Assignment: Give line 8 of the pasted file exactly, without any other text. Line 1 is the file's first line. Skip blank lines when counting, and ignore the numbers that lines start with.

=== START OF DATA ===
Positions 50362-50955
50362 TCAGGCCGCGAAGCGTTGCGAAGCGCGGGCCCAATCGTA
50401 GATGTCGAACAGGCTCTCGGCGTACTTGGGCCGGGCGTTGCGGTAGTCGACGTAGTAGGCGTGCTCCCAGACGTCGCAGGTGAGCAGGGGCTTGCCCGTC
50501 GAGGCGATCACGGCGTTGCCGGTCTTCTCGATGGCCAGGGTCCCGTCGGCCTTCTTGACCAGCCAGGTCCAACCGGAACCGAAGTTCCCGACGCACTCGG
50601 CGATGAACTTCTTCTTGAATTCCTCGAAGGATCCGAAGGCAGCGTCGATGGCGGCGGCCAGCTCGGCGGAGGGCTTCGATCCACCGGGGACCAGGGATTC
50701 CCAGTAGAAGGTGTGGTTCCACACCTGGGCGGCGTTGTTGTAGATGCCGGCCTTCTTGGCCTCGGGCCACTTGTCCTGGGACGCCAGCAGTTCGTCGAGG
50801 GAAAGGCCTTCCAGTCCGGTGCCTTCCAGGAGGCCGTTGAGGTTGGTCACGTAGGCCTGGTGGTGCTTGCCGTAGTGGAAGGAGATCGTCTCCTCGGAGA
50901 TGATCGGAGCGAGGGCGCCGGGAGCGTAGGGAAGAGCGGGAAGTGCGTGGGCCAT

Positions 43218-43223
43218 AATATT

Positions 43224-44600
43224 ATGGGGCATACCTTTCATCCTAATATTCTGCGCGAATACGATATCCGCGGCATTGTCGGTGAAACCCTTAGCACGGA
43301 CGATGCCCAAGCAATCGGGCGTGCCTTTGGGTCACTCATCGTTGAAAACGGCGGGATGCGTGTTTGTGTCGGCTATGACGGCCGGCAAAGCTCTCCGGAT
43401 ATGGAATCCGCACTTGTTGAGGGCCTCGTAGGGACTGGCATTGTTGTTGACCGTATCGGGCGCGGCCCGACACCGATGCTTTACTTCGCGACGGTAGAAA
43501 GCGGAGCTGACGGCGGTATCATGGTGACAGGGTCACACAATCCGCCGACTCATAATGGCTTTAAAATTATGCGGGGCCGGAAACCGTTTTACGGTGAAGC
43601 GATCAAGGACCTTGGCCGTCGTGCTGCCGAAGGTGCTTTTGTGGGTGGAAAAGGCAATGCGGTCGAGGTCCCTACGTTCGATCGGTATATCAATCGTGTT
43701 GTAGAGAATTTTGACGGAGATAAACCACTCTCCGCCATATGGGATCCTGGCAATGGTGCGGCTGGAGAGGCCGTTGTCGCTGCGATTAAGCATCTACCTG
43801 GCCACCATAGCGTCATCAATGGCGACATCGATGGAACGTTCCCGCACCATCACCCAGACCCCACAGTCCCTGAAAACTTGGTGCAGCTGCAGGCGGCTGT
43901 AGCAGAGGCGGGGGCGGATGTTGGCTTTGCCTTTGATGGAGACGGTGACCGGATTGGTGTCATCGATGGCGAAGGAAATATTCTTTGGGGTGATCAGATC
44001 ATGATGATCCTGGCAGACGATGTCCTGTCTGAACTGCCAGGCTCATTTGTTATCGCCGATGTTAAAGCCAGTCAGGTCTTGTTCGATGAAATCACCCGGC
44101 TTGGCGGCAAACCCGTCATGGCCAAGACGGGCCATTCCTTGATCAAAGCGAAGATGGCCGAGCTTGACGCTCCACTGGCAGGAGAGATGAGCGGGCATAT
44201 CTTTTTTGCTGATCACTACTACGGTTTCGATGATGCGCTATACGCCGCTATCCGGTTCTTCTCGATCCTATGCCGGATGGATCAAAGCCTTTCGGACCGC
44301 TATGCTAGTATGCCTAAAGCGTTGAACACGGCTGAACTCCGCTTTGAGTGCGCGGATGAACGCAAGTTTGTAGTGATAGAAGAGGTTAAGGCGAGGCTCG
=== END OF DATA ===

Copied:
50901 TGATCGGAGCGAGGGCGCCGGGAGCGTAGGGAAGAGCGGGAAGTGCGTGGGCCAT